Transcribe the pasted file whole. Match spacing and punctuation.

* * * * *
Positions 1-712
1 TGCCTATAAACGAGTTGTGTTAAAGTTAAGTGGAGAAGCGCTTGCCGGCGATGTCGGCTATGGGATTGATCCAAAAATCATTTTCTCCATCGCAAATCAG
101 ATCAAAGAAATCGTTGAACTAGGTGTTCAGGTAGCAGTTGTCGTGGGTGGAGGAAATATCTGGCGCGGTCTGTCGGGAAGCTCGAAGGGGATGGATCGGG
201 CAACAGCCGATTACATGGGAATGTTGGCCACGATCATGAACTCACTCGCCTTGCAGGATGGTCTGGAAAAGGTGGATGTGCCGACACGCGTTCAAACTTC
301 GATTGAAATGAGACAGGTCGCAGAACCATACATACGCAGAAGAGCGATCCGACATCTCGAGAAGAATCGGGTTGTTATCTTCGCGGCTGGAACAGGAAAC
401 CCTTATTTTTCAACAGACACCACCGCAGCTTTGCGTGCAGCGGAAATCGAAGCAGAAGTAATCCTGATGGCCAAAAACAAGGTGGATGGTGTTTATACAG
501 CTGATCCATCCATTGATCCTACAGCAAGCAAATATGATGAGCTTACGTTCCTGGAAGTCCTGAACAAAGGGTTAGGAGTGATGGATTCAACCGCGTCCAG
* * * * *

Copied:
Positions 1-712
1 TGCCTATAAACGAGTTGTGTTAAAGTTAAGTGGAGAAGCGCTTGCCGGCGATGTCGGCTATGGGATTGATCCAAAAATCATTTTCTCCATCGCAAATCAG
101 ATCAAAGAAATCGTTGAACTAGGTGTTCAGGTAGCAGTTGTCGTGGGTGGAGGAAATATCTGGCGCGGTCTGTCGGGAAGCTCGAAGGGGATGGATCGGG
201 CAACAGCCGATTACATGGGAATGTTGGCCACGATCATGAACTCACTCGCCTTGCAGGATGGTCTGGAAAAGGTGGATGTGCCGACACGCGTTCAAACTTC
301 GATTGAAATGAGACAGGTCGCAGAACCATACATACGCAGAAGAGCGATCCGACATCTCGAGAAGAATCGGGTTGTTATCTTCGCGGCTGGAACAGGAAAC
401 CCTTATTTTTCAACAGACACCACCGCAGCTTTGCGTGCAGCGGAAATCGAAGCAGAAGTAATCCTGATGGCCAAAAACAAGGTGGATGGTGTTTATACAG
501 CTGATCCATCCATTGATCCTACAGCAAGCAAATATGATGAGCTTACGTTCCTGGAAGTCCTGAACAAAGGGTTAGGAGTGATGGATTCAACCGCGTCCAG